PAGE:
gold rush: Be it Dubai, Sharjah or Abu Dhabi, shops are flooded with people buying gold jewellery, biscuits and coins like there’s no tomorrow Image Credit: AHMED RAMZAN/XPRESS

Dubai: Dubai has run out of gold. Well not exactly, but salespersons at jewellery outlets say there is no supply of gold coins and biscuits.

And those hoping to cash in on tumbling gold rates are likely to be disappointed if they head to retail outlets as the men manning the counters say the the city has run out of coins and biscuits. “There seems to be no gold coin or bar available in Dubai,” a salesperson in Karama told this reporter.

“It’s unthinkable for gold to come down to this level,” said Pradeep, an Indian logistics executive who joined the throng of buyers at Karama Shopping Centre, where a cluster of gold shops were abuzz with customers.

On Friday global gold prices closed down five per cent, precipitated by fears of a gold selloff by European central banks to pay for bailouts by ailing countries.

“All our gold biscuits weighing 10, 20, 50 and 100 grams are sold out as of today,” a staff from Malabar Gold told XPRESS from the Karama branch on Monday.

“Sorry, we can’t talk to journalists right now,” said Sudarsan, a salesman at Joyalukkas, pointing to the ‘unusually huge’ number of customers in his shop.

At the Deira Gold Souq, many shops were open beyond the 10.30pm store hours to accommodate customers on Sunday night.

J.B., manager at Juthalal Mulji Jewellers in Satwa, said the buying is expected. “Gold remains the safest form of investment. Indians and people in the Gulf love it for centuries due to its value.”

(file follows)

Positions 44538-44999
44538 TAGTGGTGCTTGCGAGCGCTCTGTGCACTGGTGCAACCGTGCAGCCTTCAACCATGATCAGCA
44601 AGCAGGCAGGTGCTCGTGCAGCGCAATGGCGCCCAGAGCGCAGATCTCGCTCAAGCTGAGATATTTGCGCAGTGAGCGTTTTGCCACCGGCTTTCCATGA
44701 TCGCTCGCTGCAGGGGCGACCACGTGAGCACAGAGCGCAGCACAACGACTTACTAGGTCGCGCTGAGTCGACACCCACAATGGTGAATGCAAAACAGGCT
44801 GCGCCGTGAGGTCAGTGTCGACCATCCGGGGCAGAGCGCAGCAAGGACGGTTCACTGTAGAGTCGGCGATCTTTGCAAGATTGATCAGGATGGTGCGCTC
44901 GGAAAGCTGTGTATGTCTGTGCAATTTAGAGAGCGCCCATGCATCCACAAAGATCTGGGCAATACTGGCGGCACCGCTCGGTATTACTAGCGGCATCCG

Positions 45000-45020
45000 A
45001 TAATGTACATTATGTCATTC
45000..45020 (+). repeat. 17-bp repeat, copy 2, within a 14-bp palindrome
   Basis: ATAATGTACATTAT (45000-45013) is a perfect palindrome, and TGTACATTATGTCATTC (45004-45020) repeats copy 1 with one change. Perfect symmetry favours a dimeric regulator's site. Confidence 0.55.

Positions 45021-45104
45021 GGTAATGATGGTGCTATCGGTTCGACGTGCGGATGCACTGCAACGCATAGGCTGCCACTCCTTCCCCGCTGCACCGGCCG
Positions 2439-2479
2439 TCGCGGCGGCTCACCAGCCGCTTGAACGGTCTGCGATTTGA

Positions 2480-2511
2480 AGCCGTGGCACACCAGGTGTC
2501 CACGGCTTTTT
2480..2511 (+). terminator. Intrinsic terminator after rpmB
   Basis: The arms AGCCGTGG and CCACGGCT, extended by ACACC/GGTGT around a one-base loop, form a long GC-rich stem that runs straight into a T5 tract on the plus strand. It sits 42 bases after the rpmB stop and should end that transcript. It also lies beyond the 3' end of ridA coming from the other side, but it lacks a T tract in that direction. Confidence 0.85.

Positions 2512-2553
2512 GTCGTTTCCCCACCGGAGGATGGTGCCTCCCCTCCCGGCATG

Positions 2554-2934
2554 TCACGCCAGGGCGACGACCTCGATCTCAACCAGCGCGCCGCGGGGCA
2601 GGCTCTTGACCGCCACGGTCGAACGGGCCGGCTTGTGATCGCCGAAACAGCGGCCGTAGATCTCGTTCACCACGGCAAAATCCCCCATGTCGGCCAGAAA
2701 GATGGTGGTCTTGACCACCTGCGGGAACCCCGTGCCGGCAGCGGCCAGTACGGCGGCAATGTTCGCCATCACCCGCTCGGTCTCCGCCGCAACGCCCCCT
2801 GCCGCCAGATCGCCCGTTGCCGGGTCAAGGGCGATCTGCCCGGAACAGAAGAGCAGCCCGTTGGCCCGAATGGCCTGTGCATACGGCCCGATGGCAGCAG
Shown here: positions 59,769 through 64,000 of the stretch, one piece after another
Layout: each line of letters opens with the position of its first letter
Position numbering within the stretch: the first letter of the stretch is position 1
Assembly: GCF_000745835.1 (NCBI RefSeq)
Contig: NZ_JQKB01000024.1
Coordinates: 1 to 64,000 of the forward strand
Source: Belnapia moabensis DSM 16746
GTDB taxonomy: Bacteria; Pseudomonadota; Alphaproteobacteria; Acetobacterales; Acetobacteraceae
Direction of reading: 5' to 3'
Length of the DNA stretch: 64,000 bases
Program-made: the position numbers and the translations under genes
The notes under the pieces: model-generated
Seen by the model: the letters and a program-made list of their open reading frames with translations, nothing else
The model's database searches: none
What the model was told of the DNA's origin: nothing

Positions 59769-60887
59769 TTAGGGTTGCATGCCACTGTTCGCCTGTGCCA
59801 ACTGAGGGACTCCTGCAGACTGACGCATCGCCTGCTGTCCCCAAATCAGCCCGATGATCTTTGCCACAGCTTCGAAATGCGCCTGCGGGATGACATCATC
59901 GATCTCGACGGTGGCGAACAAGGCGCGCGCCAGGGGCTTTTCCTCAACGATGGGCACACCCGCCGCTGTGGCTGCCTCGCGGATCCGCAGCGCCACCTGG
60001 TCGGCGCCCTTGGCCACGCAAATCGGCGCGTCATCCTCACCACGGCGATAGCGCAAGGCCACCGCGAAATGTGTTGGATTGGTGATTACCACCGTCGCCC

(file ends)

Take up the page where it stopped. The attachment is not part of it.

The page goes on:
Buyers’ appetite surged as a 24-karat biscuit that sold for Dh177 a gm on Saturday went down to Dh170.25 on Monday. It slid further to Dh167.50 on Tuesday. “Buying has temporarily softened [on Tuesday] as people waited for prices to stabilise,” said Vijay Vaya, manager of Harilal Jewellers. Gold outlets such as Sky Jewellery, Damas and Joyalukkas on Monday said they ran out of gold coins and bars, a situation reported by retailers in Singapore and Hong Kong.

Afshan, a Dubai-based Pakistani teacher, said: “I bought 22-karat jewellery here last year when the price was Dh205 per gram. Now it’s Dh160 per gram.”

Filipina secretary Jenny V. was with her fiancé Renato hunting for a gold ring at Chemmanur International Jewellers on Sun-day. “We can afford heavier rings for the same budget,” said Renato.

Pradeep Unni, a senior relationship manager at brokerage house Richcomm Global Services in Dubai Gold and Commodities Exchange, said Indians love to buy gold here as they pay the actual international price. “They do not lose extra money on taxes and services charge,” said Unni.

Gold will continue to remain bearish in the short term as exchange-traded funds sell holdings in favour of riskier investments like stocks due to expectations of a US recovery, “The wedding season demand from India and China will however sustain prices from early May,” Unni added.

With inputs from Jaydip Sengupta, staff writer

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